Sheep of dreams

I actually made the decision to add a flock of sheep to the farm mainly for business reasons. It was not a decision I took lightly and it took quite some time to make and a lot of nerve to make the leap with so many uncertainties in my life. But knowing I had the support of my boyfriend to help with physical work, and crunching the numbers to make sure I could manage their care properly and efficiently, it did all seem to work.

And aside from that, I couldn’t get them out of my head. I had found a small (well if 10 is small) flock of Finn Sheep for sale, quite a ways from my farm in the backwoods of Eastern Ontario (about 5 hrs one way) and try as I may to set them aside in my head, I couldn’t. It was a big investment, and it didn’t really have to be those sheep. I knew a decent amount about the breed because they were on my top 3 list of breeds of sheep when I’d done research over the years as to which breed I would love most to raise, along with Icelandic’s, and Navajo-Churros. I had never met any in person, but I loved everything about them, the quality of their wool, their supposedly super friendly, calm, dispositions, the fact they already have small tails, no wool on their faces, and apparently, so many lambs! One ewe often has 3-5 lambs at a time! Which is hard to believe! I also liked their size as a medium sized breed. Not too big, not too small.

Still, this flock wasn’t all 100 percent purebred, and one of them was a Gotland, not a Finn, but another breed I loved for their wool. I looked at many other ewes, other breeds… thought about just starting with a different breed to work my way to the breed I really wanted to have in the future.

But over time, really, the stars kind of aligned. As I kept talking to the woman selling the sheep, I connected with her. She clearly loved her sheep, and they had helped her get through a very difficult time in her life and regain her health, and she was very sad to have to sell them, but such is life. They are planning on moving, downsizing, and it just had to be. It just seemed like too good a fit to let go. But transport was a big problem. I have a Ford Escape (It did cross my mind to try and fit as many sheep as I could in there, I’ll be honest) and just the trip alone was not only far, I couldn’t find a trailer, or the time, to get there. I needed Ed to drive because my health doesn’t allow me to drive for that period of time, and I’ve been sicker than usual lately so I wasn’t even sure if I could be a passenger for that length of time. I looked into livestock haulers and that was insane, no way could I afford that.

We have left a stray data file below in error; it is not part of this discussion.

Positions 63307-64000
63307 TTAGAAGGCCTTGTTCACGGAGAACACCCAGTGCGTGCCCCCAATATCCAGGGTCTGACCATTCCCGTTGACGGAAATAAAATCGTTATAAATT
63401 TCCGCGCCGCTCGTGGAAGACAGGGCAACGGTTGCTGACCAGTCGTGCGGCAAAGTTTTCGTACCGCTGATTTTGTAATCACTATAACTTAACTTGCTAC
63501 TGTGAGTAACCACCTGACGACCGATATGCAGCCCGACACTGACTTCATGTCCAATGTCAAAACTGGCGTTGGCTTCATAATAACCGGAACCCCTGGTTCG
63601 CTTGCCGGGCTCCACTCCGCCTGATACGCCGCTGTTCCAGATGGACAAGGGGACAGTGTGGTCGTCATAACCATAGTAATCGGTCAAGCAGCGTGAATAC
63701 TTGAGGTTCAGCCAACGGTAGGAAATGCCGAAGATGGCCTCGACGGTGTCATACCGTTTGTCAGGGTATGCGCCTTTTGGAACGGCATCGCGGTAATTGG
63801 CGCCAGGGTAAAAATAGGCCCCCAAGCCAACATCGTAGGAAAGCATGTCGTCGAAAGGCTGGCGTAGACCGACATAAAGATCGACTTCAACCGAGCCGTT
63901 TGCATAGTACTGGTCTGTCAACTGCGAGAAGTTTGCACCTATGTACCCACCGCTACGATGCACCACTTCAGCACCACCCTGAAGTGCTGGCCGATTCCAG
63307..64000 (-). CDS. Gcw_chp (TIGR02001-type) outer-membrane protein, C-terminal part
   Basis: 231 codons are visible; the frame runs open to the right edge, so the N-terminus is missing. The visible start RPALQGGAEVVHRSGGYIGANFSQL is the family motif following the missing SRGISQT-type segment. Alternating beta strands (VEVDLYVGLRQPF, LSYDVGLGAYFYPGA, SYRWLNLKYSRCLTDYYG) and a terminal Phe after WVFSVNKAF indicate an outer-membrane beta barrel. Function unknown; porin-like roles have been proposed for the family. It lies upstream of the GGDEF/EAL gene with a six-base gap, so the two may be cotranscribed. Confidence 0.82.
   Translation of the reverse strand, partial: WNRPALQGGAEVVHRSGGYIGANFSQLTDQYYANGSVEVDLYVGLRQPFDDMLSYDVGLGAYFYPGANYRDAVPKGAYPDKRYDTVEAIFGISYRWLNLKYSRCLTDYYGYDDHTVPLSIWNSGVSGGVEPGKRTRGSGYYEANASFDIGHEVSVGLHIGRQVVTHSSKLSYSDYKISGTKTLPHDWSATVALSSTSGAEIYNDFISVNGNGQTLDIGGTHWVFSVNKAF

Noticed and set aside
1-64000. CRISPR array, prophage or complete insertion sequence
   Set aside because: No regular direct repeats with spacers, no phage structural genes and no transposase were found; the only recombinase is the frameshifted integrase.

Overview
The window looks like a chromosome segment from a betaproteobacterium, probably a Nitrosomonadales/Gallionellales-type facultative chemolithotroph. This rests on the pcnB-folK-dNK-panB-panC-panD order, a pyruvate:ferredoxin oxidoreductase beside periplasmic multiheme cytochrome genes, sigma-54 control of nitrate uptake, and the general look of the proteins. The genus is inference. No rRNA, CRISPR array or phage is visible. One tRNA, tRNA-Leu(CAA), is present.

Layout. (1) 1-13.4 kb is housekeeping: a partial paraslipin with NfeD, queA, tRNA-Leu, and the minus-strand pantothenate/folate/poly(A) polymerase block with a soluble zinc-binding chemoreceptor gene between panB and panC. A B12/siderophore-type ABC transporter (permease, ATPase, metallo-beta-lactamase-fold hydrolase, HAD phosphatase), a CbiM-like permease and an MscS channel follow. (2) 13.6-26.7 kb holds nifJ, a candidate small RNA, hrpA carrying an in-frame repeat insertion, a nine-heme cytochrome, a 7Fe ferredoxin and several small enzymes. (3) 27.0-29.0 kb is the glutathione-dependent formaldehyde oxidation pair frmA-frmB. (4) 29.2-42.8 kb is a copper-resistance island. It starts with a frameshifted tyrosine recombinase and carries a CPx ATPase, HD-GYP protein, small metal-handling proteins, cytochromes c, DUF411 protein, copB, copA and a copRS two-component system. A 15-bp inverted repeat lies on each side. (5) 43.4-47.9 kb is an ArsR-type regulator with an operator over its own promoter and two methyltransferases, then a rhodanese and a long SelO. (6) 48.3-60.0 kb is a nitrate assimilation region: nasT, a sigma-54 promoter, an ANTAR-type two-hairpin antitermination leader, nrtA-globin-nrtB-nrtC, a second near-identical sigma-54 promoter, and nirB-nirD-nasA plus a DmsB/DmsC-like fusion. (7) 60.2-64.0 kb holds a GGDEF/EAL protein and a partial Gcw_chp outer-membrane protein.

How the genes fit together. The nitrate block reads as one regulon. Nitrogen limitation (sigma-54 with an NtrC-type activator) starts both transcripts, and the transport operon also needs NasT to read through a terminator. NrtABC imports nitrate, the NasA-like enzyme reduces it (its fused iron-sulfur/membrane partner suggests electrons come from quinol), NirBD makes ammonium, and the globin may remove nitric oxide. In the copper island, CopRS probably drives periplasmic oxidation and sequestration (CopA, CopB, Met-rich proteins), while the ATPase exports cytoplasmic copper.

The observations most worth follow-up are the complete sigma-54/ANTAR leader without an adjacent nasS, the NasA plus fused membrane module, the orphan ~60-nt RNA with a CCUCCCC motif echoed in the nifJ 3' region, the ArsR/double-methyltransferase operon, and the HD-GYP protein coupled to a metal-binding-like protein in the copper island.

Finally, things fell into place, and they ended up transporting the sheep as part of the deal. It was really meant to be. My heart told me so.


I was amazed right away by how friendly they were, they all acted like they had been bottle raised lambs although they hadn’t. They all came right to me, and wanted kisses, on the face! My bottle raised sheep were friendly and loving pets, but these girls were by far the sweetest sheep I had ever met.

I’ve always loved goats because they do bond more with their people, sheep are usually more aloof, and just hang out together. But not these girls. You are PART of their flock, and they want as much attention as you’ll give them!


Very quickly I realized that while I had taken on a big project with them, and a lot of work, I had made the right decision. And not just from a farming perspective, sure, they are going to make some beautiful lambs and yarns in the future! But I instantly felt like myself again, I felt purpose and… joy. I had not realized how detrimental it had been to me not having and raising animals over the past couple of years.

After my husband passed, and with my health in such a bad place, and not knowing what would happen, or what the future would hold, I had to re-home all my livestock, expect for my miniature horse… my goats I’d had for years, my sheep I hand raised, including my blind ram who’s life I had saved 10 years prior. It broke my heart. But it was the right thing to do at the time, I really didn’t have any other options. I couldn’t handle everything on my own, and the future was completely unclear and terrifying, and I needed to know they were safe.

But spending time with these girls, right away I realized how therapeutic they are, and how much of myself had been… missing.


This morning I woke up at 5:30 AM because I am at 40 mg of prednisone right now and that makes me not be able to sleep, and have major nightmares. I woke up in the middle of a nightmare, and shaking uncontrollably. The prednisone also brings on a racing heartbeat and anxiety, which I take other medications to help with, like beta blockers because it’s that bad.

I got up and made myself some coffee, let the little dogs out for their morning pee.

Then I spent the next hour being sick, even though I’d only had coffee.

I feel. Well, miserable.

But I knew the animals needed me. And while physically it’s exhausting for me to just walk the 300 feet to the barn and back, seeing their faces every morning instantly improves my mood and reminds me to keep going.


I never would have thought a flock of sheep would help keep me going and motivated to keep on trying even though it was the last thing I felt like doing.

But life works in mysterious, wooly, ways!

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